December 26, 2000
A Feast of Film
Jan. 2001 After last years inconsequential lineup of movies, some Hollywood executives are starting to sound like football coaches justifying dismal records. Next season well aim higher. Execute better. Surprise the naysayers.
Yet beyond every empty show-business pledge hides a tiny truth. A year after 1999s American Beauty proved you can be audacious, profitable and win oodles of Oscars, Hollywood is assembling a slateincluding the first movie installment in the Harry Potter child-wizard seriesthat in its better moments may remind us that moviegoing need not be as inane as Battlefield Earth. Baz Lurhmann (William Shakespeares Romeo + Juliet) has constructed Moulin Rouge, a mind-bending musical set in the 1899 Paris nightclub.
Filmmaker Neil LaBute, who surveyed contemporary coupling in Your Friends & Neighbors, turns his focus on the love lives of academics studying 19th-century poets in an adaptation of the novel Possession. And Sam Mendes, the Academy Award-winning director of American Beauty, is collaborating with Tom Hanks in a movie version of the violent novel Road to Perdition, in which the good-guy actor plays a Chicago gangster avenging the murder of his favorite son. Its about the secret world your parents inhabit that you never really know, Mendes says.
The final test of whether Hollywood delivers on its word
comes next December. Thats the debut date of the first episode of the Lord of the
Rings trilogy, the most ambitious and expensive undertaking in recent entertainment
history. Made at a stunning cost of $270 million and filmed over more than a year, the
production comprises three separate movies, to be released one a year through 2003. Each
film is based on one of the books in J.R.R. Tolkiens classic sword-and-sorcery
trilogy. Director Peter Jackson (Heavenly Creatures) faces the difficult task of
satisfying legions of Hobbitheads while creating an accessible story for those who
dont know the difference between the dragon Smaug and the evil Sauron.
Youre not making The Lord of the Rings if you make less than three
movies, at least in a faithful version, says Jackson, who spent two years planning
the production, featuring Elijah
Wood, Ian McKellen
and Cate Blanchett.
If Scott faced hurdles in adapting Hannibal, LaBute had to climb a literary mountain bringing A. S. Byatts Possession to the screen. It was a challenge that stumped ear-lier directors Sydney Pollack (Random Hearts) and Gillian Armstrong (Little Women). The 555-page novel traces complex literary themes, evoking poets Robert Browning and Christina Rossetti. And the plot defies Hollywood categorization: a pair of modern-day academics (Gwyneth Paltrow and Aaron Eckhart) explore the secret epistolary love between the two Victorian writers (Jeremy Northam and Jennifer Ehle). LaBute finds the tale surprisingly contemporary. We think of [Victorian poets] in a quaint way, he says, but they have real passions. They are taking risks that characters in the present wouldnt dream of.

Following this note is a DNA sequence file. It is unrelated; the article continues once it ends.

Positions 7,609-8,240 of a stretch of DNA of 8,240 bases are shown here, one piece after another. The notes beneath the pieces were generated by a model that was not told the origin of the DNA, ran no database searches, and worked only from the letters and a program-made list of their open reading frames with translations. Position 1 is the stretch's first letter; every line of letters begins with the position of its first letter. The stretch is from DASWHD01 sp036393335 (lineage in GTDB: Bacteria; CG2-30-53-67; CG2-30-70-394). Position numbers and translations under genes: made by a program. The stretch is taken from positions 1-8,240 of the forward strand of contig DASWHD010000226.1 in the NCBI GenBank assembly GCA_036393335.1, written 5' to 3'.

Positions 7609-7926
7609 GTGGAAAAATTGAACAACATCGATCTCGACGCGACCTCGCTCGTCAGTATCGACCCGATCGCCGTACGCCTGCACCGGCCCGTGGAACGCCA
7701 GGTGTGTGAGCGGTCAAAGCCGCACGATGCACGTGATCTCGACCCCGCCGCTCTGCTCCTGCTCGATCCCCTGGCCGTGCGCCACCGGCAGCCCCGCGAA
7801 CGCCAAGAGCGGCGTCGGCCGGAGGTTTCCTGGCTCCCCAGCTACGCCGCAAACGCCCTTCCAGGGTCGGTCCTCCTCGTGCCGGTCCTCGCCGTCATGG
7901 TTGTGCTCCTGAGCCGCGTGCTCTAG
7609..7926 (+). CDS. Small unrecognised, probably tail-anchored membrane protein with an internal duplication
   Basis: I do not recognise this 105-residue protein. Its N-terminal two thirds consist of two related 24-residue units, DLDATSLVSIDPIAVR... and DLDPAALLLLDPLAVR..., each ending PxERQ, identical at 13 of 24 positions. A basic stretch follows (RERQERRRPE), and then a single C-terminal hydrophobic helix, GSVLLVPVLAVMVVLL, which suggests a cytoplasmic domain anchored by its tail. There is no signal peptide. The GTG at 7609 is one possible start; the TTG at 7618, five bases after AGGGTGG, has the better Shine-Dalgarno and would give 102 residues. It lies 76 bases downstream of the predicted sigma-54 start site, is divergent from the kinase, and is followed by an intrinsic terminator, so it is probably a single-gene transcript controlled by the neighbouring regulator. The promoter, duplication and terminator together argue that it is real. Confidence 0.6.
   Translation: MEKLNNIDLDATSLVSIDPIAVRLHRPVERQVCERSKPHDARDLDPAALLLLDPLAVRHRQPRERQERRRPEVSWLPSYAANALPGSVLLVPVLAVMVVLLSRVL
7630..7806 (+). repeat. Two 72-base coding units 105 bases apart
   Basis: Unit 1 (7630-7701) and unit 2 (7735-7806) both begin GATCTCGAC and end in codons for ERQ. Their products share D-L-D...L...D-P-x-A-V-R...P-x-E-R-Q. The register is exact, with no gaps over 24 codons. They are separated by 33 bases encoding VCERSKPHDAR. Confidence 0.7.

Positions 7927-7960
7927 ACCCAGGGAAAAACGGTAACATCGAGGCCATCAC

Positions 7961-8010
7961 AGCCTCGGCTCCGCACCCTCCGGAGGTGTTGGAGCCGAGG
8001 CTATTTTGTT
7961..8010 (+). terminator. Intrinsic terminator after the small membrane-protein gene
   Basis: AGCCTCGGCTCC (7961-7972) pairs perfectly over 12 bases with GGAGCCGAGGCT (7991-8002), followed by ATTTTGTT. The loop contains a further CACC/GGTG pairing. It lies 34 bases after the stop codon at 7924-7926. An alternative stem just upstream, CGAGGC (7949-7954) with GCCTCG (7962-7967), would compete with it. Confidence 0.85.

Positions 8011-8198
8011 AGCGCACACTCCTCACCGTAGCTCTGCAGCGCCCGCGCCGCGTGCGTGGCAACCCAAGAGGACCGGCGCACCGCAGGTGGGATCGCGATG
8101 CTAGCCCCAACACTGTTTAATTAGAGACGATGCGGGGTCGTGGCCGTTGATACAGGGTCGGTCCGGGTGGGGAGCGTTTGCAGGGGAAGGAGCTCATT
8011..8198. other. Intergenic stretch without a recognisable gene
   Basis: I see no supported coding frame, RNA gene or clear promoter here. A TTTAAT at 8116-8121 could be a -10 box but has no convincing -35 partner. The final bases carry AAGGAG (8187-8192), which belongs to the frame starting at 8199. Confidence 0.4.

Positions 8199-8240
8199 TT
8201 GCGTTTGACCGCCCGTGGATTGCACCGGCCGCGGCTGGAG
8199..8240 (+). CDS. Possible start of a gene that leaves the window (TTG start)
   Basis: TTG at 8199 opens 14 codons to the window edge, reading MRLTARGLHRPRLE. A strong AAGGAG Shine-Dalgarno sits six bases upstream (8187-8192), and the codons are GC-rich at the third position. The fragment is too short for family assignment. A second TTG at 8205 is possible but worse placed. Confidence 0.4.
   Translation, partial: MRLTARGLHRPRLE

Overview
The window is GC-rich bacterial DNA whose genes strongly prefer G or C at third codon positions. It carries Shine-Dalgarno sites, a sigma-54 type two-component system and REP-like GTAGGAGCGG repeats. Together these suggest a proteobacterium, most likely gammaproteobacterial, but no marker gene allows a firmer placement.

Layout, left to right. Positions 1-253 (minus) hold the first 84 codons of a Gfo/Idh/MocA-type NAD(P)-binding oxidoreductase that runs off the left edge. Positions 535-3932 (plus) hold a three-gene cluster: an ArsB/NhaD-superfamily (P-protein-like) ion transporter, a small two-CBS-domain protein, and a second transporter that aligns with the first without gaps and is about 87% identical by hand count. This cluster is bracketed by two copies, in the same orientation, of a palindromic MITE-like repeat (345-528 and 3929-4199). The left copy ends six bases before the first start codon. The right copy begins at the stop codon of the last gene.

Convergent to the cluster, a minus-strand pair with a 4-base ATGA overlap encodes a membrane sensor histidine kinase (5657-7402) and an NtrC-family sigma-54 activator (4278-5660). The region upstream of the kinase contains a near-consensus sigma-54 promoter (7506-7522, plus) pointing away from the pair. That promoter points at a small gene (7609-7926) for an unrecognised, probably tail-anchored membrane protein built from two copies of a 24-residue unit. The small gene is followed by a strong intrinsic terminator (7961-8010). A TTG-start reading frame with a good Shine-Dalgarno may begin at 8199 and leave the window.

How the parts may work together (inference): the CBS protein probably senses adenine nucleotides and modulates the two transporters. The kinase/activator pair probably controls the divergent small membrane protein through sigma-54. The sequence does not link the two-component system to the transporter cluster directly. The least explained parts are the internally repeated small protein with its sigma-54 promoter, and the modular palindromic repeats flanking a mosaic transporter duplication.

Director Michael Mann (The Insider) has similarly been drawn to risk takers, and his new film about Muhammad Ali is no exception. Will Smith, who trained for six months and bulked up to 218 pounds, plays the title role. Manns film will follow Alis womanizing, his punishment for opposing Vietnam and his association with the Nation of Islam. He was the peoples champion. He embodied the aspiration of people rising from below, Mann says of Ali.
The summer season literally opens with a bang, with the Memorial Day debut of Pearl Harbor from director Michael Bay and producer Jerry Bruckheimer. Assisted by special effects that fill the Hawaiian skies with 180 computer-animated Japanese planes, Bay is making both a 1941 war drama and a love story (this is Hollywood, after all). My mandate was to be real, Bay says.
Writer-director Wes Anderson graduates from the offbeat, low-budget comedy Rushmore to the far more elaborate The Royal Tenenbaums, with a big-league cast: Paltrow, Ben Stiller, Gene Hackman, Danny Glover and Bill Murray. The film tells the story of a family of brilliant misfits who peaked early and now live under one roof. It surprised me that Disney wanted to do this movie, Anderson says. It didnt resemble anything on the docket. Which of course is why audiences might like it.
Finally, no fewer than three new animated movies will try again to expand the genres narrow demographics. The entrants include Disneys Atlantis, an old- fashioned adventure story about the mythical lost city, from animation producer Don Hahn (The Lion King); Osmosis Jones, an edgy comedy about a nasty virus (Laurence Fishburne) who battles a trash-talking white blood cell (Chris Rock), and Monkeybone, which is set inside the mind of a coma victim (Brendan Fraser). All told, it looks like it could be a very good year indeed. But soon the movies and audiences will speak for themselves.